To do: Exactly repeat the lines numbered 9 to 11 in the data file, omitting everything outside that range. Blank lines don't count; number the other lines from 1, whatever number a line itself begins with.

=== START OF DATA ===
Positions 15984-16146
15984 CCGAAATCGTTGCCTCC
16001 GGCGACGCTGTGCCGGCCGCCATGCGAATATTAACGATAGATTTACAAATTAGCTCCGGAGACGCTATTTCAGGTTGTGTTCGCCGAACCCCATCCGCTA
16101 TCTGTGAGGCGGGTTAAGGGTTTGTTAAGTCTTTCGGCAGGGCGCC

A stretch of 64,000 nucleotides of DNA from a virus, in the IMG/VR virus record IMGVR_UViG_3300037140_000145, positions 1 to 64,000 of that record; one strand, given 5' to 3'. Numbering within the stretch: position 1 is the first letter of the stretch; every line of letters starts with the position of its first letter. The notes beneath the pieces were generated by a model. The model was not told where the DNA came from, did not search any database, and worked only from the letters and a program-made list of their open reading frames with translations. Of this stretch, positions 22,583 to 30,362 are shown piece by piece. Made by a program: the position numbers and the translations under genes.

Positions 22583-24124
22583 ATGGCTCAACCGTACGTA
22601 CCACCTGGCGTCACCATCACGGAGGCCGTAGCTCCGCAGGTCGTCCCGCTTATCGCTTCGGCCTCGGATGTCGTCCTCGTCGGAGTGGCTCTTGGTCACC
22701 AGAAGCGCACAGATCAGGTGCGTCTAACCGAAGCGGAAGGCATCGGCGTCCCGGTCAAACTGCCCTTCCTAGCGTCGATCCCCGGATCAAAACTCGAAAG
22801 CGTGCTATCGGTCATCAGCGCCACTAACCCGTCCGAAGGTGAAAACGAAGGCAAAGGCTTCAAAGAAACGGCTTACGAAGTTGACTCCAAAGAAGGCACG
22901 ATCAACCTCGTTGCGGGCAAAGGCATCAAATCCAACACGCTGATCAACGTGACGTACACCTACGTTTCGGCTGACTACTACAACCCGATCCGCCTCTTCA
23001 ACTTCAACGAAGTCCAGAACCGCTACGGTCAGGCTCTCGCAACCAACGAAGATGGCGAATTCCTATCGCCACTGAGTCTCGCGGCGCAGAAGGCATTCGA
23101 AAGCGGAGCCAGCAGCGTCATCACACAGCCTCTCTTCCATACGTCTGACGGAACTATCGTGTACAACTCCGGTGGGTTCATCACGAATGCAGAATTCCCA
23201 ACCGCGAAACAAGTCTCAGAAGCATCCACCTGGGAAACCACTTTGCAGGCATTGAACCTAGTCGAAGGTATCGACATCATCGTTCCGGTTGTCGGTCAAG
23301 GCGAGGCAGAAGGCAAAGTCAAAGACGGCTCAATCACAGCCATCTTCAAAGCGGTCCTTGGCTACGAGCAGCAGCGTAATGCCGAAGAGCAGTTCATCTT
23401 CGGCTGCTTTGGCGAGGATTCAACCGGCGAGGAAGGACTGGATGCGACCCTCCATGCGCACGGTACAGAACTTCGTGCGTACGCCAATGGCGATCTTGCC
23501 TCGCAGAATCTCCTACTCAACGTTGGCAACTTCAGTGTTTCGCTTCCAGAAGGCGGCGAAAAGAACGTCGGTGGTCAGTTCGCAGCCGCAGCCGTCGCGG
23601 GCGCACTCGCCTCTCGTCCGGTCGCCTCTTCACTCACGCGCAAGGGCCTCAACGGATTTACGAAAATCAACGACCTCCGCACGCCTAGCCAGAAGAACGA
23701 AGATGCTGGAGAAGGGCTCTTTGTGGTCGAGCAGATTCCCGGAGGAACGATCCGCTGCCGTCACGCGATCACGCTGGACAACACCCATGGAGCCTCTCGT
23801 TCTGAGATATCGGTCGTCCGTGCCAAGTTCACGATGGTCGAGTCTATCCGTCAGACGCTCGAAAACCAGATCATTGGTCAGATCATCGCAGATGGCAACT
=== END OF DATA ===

22701 AGAAGCGCACAGATCAGGTGCGTCTAACCGAAGCGGAAGGCATCGGCGTCCCGGTCAAACTGCCCTTCCTAGCGTCGATCCCCGGATCAAAACTCGAAAG
22801 CGTGCTATCGGTCATCAGCGCCACTAACCCGTCCGAAGGTGAAAACGAAGGCAAAGGCTTCAAAGAAACGGCTTACGAAGTTGACTCCAAAGAAGGCACG
22901 ATCAACCTCGTTGCGGGCAAAGGCATCAAATCCAACACGCTGATCAACGTGACGTACACCTACGTTTCGGCTGACTACTACAACCCGATCCGCCTCTTCA